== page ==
Isn’t that awesome?

Nothing excites me more for the ministry when churches attempt to do new things (new, at least to us as United Methodists, heheh) for the Lord. Highway Hills UMC has a good location — it’s very near the business district of Ortigas, Greenfield District in Shaw, and Boni-Pioneer. So if they find a good, solid strategy to reach out to young professionals in the area, imagine the impact! Continue reading

Why Young People Leave the (Mainline) Church

Earlier today, I posted a question on my Facebook wall about young people looking for new ways to express their faith. It kind piqued the interest of some young adult friends. Here’s what I posted:

How many of the young people in the mega-churches / new Christian groups / emerging churches came from mainline denominations?

Just some random reflections: Maybe young people are looking for new ways to experience faith;

or better connection with other young people in the same journey;

or a more relevant approach to / presentation of the gospel;

and they feel limited by the hundreds (or thousands) of years worth of tradition in the mainline denominations.

Maybe it’s the ministry “innovation” part that drives youth to new groups and new expressions of faith.

maybe…

 

And here’s the reaction from several friends: Continue reading

Bible Study for Oct 14, 2012: Draw Near to God

Read: Job 23:1-9; 16-17Hebrews 4:12-16

Lost in Space

Ibang klase rin ma-lost in space itong si Job no? If you read the passage, damang-dama mo yung hinaing niya, hinanakit niya, at yung pagtatanong.

He felt that God is nowhere to be found!

Sabi niya sa verse 8-9 (CEV):

I cannot find God anywhere—

in front or back of me,

to my left or my right.

Undestandably. Ikaw ba naman ang mawalan ng mga anak, ng mga kayamanan, at lahat ng ari-arian mo. And when you seek God, God is nowhere to be found! Continue reading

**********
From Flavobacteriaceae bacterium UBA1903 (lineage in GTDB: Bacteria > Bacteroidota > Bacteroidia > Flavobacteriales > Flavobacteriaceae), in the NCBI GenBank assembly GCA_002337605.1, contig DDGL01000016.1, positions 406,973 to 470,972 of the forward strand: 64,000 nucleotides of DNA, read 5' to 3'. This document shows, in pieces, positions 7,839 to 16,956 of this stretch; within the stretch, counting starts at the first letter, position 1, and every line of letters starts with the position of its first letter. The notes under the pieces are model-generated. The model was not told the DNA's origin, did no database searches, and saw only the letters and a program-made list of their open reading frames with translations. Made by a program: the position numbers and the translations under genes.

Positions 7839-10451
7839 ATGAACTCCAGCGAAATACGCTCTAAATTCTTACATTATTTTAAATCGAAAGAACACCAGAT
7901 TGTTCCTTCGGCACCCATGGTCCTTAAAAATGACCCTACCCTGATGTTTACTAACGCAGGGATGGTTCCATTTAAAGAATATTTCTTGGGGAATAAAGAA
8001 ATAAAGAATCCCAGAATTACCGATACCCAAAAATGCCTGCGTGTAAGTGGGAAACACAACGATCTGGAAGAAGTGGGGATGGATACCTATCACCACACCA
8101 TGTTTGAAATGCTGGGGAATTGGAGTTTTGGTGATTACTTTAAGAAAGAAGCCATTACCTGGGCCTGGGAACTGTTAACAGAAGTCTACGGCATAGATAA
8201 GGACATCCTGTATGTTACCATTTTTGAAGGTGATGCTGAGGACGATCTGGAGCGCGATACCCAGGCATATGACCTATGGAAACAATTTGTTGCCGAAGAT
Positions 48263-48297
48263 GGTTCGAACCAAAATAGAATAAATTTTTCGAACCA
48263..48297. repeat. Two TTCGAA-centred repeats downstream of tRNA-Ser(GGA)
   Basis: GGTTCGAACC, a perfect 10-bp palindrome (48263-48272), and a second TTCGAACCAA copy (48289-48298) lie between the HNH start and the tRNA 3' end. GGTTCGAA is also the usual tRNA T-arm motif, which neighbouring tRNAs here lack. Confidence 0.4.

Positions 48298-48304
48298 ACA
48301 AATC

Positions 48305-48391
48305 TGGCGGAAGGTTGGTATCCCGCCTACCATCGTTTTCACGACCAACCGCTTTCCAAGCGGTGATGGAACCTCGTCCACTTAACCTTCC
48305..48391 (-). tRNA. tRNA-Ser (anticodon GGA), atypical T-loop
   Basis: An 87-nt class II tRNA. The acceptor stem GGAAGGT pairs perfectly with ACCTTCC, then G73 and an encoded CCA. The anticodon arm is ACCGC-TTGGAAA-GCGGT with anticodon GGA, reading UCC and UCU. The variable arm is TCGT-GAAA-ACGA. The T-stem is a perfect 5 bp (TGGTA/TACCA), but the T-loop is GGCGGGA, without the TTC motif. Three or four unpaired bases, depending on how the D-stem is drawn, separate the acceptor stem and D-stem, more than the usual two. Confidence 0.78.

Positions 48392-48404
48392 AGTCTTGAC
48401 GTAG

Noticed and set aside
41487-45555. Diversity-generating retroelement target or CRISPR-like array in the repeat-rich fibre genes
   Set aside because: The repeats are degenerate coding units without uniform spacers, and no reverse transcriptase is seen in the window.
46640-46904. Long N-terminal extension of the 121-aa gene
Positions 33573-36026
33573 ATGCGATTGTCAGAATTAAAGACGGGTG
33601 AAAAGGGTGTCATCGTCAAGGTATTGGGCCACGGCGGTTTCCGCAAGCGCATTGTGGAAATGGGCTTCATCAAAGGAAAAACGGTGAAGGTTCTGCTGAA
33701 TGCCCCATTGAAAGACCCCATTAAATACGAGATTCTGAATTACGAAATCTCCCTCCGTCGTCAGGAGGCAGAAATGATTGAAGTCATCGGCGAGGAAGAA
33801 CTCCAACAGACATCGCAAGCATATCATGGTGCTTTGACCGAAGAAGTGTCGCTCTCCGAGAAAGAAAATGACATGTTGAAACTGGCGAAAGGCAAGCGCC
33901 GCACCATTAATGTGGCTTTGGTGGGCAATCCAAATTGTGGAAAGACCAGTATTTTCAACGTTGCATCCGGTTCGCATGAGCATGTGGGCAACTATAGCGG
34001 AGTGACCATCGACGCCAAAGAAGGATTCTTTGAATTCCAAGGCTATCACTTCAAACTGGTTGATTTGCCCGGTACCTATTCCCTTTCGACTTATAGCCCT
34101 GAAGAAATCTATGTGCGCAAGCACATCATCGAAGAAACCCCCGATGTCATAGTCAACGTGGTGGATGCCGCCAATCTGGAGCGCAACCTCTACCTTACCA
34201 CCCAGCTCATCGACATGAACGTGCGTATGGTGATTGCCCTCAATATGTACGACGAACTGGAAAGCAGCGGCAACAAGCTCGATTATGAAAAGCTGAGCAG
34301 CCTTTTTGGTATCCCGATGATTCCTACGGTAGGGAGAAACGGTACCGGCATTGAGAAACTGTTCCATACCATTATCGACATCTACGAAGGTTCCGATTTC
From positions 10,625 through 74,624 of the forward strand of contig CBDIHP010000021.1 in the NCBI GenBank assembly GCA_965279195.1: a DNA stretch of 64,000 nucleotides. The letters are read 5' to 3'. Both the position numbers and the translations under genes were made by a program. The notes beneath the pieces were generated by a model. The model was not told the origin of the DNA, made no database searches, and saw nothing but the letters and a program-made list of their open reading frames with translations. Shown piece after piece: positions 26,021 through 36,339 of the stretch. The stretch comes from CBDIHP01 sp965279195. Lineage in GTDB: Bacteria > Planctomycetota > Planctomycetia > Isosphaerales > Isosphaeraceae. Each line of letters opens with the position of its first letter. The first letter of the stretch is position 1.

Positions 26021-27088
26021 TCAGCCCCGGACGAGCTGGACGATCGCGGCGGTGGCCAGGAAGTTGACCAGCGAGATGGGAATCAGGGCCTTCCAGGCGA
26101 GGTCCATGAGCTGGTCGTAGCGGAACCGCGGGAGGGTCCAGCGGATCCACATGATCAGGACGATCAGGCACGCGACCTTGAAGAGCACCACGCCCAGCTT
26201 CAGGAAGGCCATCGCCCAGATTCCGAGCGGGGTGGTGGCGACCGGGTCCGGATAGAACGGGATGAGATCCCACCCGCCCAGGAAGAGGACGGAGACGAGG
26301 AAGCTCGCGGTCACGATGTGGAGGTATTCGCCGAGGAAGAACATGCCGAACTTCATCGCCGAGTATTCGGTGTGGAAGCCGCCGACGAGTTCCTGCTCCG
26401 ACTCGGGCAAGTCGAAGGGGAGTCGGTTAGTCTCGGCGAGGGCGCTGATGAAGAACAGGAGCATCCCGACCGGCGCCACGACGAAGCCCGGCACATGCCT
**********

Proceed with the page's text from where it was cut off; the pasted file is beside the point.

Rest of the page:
Train Young People to Become Entrepreneurs

How many Filipino young people today are unemployed?

What are we doing to help them? Are our ministries receptive to their needs?

Here’s one fact we need to realize:

The youth ministry of the UMC in the Philippines through the UMYFP caters to students. 

Why do I say that?

Just take a look at the attendance of Christmas Institutes, Fellowships, Sunday Schools, and yeah Student receptions. I believe it’s safe to say that 90% of active UMYFP members are youth who are attending schools, or those who have already graduated from college. Good for them. They are able to develop their social and leadership skills, and meet a lot of young people in the process.

I, myself, am a product of the leadership development of UMYFP. I owe a great deal to this youth ministry.
And yet…

The UMYFP, and the UMC in the Philippines, in general, is not very responsive to the needs of Out-of-School-Young people.

Right before my term as National UMYFP President ended in 2008, I had a meeting with one of upcoming youth leaders. I conceptualize a way for the UMYFP to be a little bit more responsive to OSY’s. I drafted a program, we requested grant money for it, and then I handed it off to the next batch of leaders.

Fast forward to today, the OSY program isn’t implemented yet. Several consultations were done. A potential community was identified. But sadly, due to several reasons, the project was not implemented.

Here are some thoughts on why the program wasn’t implemented: Continue reading

DiscipleSHIFT Presentation Notes

If you’ve attended my session on DiscipleSHIFT at any Revive Conference, here’s my Powerpoint Presentation. The videos are also included in the presentation.

Please take note, though, that this presentation doesn’t make sense by itself. So you need to listen to me as I deliver it. If we can record a video of my presentation, I’ll upload it here at a later time.